• You irrevocably grant Princeton Hydro a non-exclusive, worldwide, royalty-free, perpetual license to use the Photograph in any manner related to the Contest, including all associated use, reproduction, distribution, sublicense, derivative works, and commercial and non-commercial exploitation rights in any and all media now known or hereafter invented, including, but not limited to public relations purposes, posting on social media accounts, and/or for company marketing materials; and
  • No rights in the Photograph have been previously granted to any person, firm, corporation or other entity, or otherwise encumbered such that the prior grant would limit or interfere with the rights granted to Princeton Hydro herein; and
  • No part of your Photograph defames or invades the privacy or publicity rights of any person, living or decreased, or otherwise infringes upon any third party’s copyright, trademark or other personal or property rights.

Client Spotlight: Roaring Brook Lake, Putnam Valley, NY

A Comprehensive Lake Management Plan Designed by Princeton Hydro

roaring-brook-lake Since 1998, Princeton Hydro has been working with the Town of Putnam Valley, often referred to as the Town of Lakes, to restore and maintain its waterbodies. The most recent area of focus is Roaring Brook Lake, a 115-acre man-made lake surrounded by a wooded landscape community that includes 260+ homes. The lake provides a variety of recreational opportunities for boaters, anglers, swimmers and outdoor lovers and is the center point of the Roaring Brook Lake District.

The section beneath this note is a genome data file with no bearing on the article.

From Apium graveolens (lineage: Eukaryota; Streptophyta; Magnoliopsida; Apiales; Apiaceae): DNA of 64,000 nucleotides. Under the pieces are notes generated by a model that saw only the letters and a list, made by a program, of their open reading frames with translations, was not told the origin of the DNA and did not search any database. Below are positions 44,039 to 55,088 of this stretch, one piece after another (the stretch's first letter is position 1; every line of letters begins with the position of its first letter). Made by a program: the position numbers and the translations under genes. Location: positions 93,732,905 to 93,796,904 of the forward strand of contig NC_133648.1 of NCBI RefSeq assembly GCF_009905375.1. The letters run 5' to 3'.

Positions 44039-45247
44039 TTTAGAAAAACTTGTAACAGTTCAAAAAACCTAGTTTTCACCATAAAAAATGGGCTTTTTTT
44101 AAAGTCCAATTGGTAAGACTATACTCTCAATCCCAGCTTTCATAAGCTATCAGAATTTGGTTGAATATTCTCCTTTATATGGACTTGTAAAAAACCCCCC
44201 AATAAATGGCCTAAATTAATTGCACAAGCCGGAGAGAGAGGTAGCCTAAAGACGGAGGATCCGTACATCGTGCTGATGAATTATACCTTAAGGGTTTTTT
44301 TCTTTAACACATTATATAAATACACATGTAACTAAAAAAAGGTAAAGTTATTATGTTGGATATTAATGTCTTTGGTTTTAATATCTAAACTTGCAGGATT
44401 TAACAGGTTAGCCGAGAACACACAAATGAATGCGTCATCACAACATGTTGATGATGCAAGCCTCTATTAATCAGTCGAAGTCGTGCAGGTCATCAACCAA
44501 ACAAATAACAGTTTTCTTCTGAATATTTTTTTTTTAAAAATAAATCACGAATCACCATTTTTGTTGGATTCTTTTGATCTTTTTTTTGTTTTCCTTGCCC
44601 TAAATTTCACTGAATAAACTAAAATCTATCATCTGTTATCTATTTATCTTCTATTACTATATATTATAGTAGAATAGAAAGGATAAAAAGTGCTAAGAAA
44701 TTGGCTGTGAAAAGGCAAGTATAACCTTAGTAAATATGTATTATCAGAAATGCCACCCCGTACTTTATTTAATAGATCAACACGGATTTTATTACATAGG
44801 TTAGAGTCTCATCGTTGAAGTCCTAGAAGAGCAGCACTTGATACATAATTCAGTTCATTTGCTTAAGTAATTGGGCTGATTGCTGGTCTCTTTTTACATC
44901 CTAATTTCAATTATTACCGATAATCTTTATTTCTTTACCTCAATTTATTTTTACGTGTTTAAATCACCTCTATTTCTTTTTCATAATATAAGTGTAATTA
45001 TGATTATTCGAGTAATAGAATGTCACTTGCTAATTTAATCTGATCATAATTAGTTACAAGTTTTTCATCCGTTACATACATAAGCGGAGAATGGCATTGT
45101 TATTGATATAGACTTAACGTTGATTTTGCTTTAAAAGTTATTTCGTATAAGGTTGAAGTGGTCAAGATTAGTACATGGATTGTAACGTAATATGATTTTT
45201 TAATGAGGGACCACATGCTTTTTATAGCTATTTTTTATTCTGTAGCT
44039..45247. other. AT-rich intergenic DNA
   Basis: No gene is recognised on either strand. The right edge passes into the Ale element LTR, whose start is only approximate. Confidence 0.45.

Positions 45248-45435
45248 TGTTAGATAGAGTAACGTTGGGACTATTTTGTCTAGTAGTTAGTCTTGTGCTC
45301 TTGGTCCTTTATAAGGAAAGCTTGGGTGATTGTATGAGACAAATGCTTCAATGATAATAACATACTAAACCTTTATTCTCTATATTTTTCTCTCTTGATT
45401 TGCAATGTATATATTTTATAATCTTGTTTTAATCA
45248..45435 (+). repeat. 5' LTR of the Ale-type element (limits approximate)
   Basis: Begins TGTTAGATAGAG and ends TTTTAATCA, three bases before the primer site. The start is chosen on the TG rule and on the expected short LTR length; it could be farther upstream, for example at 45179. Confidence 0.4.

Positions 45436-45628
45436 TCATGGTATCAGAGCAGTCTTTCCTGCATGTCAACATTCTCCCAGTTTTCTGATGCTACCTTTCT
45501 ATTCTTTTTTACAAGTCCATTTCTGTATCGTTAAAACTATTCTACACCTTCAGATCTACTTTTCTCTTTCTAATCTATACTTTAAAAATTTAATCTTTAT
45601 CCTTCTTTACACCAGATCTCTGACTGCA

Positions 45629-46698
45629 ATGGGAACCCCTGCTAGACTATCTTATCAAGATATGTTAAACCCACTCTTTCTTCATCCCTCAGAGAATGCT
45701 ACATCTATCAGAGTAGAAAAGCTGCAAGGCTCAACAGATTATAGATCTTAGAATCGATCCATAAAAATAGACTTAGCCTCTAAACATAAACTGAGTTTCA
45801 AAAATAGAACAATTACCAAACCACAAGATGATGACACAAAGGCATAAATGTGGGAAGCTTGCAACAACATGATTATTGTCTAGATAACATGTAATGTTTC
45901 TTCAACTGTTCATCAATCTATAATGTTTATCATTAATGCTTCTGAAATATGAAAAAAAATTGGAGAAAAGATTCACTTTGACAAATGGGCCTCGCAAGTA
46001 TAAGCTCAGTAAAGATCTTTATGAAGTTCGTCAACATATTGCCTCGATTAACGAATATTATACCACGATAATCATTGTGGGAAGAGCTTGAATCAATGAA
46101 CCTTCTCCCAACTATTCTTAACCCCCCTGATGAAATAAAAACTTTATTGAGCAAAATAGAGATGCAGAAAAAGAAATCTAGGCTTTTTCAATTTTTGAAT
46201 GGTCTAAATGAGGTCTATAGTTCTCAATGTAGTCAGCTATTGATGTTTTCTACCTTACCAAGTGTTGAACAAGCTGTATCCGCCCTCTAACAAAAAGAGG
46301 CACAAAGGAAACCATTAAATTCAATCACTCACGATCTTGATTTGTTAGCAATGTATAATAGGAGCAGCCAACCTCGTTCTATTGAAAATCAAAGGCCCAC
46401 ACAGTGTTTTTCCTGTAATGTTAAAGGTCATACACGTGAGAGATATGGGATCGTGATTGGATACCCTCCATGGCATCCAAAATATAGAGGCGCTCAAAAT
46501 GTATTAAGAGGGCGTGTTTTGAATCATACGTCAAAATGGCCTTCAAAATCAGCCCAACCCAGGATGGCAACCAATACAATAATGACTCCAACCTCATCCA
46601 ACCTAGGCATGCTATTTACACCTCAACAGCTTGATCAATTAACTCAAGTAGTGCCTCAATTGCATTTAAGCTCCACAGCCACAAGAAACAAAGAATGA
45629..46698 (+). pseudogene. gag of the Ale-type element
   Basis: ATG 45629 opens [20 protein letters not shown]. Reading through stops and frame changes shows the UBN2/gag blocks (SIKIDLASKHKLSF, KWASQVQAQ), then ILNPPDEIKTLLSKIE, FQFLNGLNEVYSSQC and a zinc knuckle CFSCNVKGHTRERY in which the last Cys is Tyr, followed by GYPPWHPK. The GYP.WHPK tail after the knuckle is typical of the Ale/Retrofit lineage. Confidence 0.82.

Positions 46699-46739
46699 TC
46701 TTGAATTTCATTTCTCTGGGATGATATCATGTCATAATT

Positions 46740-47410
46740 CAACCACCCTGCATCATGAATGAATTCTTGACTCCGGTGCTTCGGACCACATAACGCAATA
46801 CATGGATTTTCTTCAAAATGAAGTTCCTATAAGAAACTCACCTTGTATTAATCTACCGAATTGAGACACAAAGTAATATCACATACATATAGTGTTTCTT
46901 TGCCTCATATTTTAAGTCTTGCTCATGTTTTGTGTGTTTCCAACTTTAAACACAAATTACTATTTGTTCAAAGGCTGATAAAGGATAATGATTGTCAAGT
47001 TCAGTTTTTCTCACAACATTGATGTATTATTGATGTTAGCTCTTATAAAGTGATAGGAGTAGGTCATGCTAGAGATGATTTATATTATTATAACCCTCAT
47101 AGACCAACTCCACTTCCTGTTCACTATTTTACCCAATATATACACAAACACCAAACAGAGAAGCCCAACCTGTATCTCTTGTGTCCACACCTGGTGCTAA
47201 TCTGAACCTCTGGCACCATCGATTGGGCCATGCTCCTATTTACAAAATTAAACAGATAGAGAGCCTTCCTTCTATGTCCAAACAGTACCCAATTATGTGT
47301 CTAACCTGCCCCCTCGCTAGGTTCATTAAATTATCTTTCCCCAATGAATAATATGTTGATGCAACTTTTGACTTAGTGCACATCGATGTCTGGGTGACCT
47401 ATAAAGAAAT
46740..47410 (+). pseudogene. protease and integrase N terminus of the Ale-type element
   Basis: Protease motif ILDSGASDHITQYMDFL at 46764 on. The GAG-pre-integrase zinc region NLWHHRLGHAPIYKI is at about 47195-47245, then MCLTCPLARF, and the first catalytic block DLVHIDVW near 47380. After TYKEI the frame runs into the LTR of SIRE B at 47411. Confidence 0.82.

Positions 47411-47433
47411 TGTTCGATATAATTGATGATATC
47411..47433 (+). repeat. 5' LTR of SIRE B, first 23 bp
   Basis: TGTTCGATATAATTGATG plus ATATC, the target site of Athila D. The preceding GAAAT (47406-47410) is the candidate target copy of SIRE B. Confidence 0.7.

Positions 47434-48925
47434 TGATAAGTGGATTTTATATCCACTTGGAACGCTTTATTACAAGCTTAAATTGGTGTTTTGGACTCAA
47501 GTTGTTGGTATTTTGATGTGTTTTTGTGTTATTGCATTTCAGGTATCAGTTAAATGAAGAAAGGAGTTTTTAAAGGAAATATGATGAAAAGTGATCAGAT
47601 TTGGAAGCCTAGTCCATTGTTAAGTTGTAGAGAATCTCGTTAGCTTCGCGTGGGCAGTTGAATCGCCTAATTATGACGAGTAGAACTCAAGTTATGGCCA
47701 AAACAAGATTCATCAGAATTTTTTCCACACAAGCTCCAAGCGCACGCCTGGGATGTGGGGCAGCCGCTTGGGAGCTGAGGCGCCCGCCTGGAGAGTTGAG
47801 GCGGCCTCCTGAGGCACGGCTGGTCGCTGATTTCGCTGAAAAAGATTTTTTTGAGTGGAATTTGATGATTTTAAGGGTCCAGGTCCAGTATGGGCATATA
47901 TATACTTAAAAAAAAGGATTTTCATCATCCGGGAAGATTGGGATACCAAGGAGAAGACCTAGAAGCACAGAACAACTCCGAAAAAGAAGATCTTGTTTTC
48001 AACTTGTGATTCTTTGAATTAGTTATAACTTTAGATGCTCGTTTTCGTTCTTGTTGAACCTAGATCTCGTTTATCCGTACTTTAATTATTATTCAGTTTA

The Town of Putnam Valley and the Roaring Brook Lake District hired Princeton Hydro to conduct a thorough analysis of the lake’s ecological health, identify problems affecting the quality of the lake, and develop a detailed plan to improve and protect the lake. Specifically, Princeton Hydro will implement a detailed assessment of the lake that involves water quality monitoring, bathymetric mapping (measurement of lake depth and sediment thickness), aquatic plant surveys, and quantification of the lake’s hydrologic and pollutant budgets. These data will be utilized collectively to produce a comprehensive management plan for Roaring Brook Lake and its watershed.

Water Quality Monitoring

Water quality data are used to interpret the existing chemistry of the lake, identify water quality trends, pinpoint problems and assess nutrient levels.

At Roaring Brook Lake, Princeton Hydro will specifically collect in-situ data from the surface to the bottom of the water column. The resulting temperature, dissolved oxygen, pH and conductivity data will be used in combination with laboratory generated data to assess the lake’s thermal stability and investigate the potential for internal phosphorus loading. In addition, samples will be collected to identify phytoplankton and zooplankton in the lake; some of the plankton is considered a nuisance while others are considered valuable relative to the lake’s food web.